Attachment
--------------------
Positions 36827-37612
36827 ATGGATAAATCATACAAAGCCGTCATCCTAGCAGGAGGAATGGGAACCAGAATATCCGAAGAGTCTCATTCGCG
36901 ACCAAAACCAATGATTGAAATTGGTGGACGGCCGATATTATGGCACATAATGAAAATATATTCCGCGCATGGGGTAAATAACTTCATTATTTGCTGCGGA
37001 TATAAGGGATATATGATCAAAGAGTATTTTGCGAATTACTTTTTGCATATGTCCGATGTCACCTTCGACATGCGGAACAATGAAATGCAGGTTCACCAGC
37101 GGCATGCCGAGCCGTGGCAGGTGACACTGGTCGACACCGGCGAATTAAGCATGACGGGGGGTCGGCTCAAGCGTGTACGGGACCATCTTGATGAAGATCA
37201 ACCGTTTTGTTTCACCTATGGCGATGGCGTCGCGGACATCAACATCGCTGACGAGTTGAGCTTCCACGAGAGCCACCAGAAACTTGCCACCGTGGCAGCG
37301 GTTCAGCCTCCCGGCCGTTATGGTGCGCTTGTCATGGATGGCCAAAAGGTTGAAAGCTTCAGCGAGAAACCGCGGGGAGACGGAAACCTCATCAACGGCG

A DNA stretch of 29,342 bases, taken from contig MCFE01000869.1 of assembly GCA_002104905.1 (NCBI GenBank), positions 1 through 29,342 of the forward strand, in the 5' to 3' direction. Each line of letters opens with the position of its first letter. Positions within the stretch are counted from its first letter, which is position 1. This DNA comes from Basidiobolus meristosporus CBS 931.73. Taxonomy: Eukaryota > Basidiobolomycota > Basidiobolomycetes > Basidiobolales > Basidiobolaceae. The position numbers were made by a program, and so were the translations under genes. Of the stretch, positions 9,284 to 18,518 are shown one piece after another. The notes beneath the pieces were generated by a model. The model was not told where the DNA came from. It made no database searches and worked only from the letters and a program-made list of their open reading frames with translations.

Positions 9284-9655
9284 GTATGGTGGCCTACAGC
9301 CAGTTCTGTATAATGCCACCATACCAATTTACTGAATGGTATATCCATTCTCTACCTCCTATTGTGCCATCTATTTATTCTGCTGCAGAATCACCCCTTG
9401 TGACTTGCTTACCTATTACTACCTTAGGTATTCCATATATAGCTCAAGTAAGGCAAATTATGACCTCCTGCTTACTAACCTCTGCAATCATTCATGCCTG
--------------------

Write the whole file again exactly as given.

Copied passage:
Positions 36827-37612
36827 ATGGATAAATCATACAAAGCCGTCATCCTAGCAGGAGGAATGGGAACCAGAATATCCGAAGAGTCTCATTCGCG
36901 ACCAAAACCAATGATTGAAATTGGTGGACGGCCGATATTATGGCACATAATGAAAATATATTCCGCGCATGGGGTAAATAACTTCATTATTTGCTGCGGA
37001 TATAAGGGATATATGATCAAAGAGTATTTTGCGAATTACTTTTTGCATATGTCCGATGTCACCTTCGACATGCGGAACAATGAAATGCAGGTTCACCAGC
37101 GGCATGCCGAGCCGTGGCAGGTGACACTGGTCGACACCGGCGAATTAAGCATGACGGGGGGTCGGCTCAAGCGTGTACGGGACCATCTTGATGAAGATCA
37201 ACCGTTTTGTTTCACCTATGGCGATGGCGTCGCGGACATCAACATCGCTGACGAGTTGAGCTTCCACGAGAGCCACCAGAAACTTGCCACCGTGGCAGCG
37301 GTTCAGCCTCCCGGCCGTTATGGTGCGCTTGTCATGGATGGCCAAAAGGTTGAAAGCTTCAGCGAGAAACCGCGGGGAGACGGAAACCTCATCAACGGCG

A DNA stretch of 29,342 bases, taken from contig MCFE01000869.1 of assembly GCA_002104905.1 (NCBI GenBank), positions 1 through 29,342 of the forward strand, in the 5' to 3' direction. Each line of letters opens with the position of its first letter. Positions within the stretch are counted from its first letter, which is position 1. This DNA comes from Basidiobolus meristosporus CBS 931.73. Taxonomy: Eukaryota > Basidiobolomycota > Basidiobolomycetes > Basidiobolales > Basidiobolaceae. The position numbers were made by a program, and so were the translations under genes. Of the stretch, positions 9,284 to 18,518 are shown one piece after another. The notes beneath the pieces were generated by a model. The model was not told where the DNA came from. It made no database searches and worked only from the letters and a program-made list of their open reading frames with translations.

Positions 9284-9655
9284 GTATGGTGGCCTACAGC
9301 CAGTTCTGTATAATGCCACCATACCAATTTACTGAATGGTATATCCATTCTCTACCTCCTATTGTGCCATCTATTTATTCTGCTGCAGAATCACCCCTTG
9401 TGACTTGCTTACCTATTACTACCTTAGGTATTCCATATATAGCTCAAGTAAGGCAAATTATGACCTCCTGCTTACTAACCTCTGCAATCATTCATGCCTG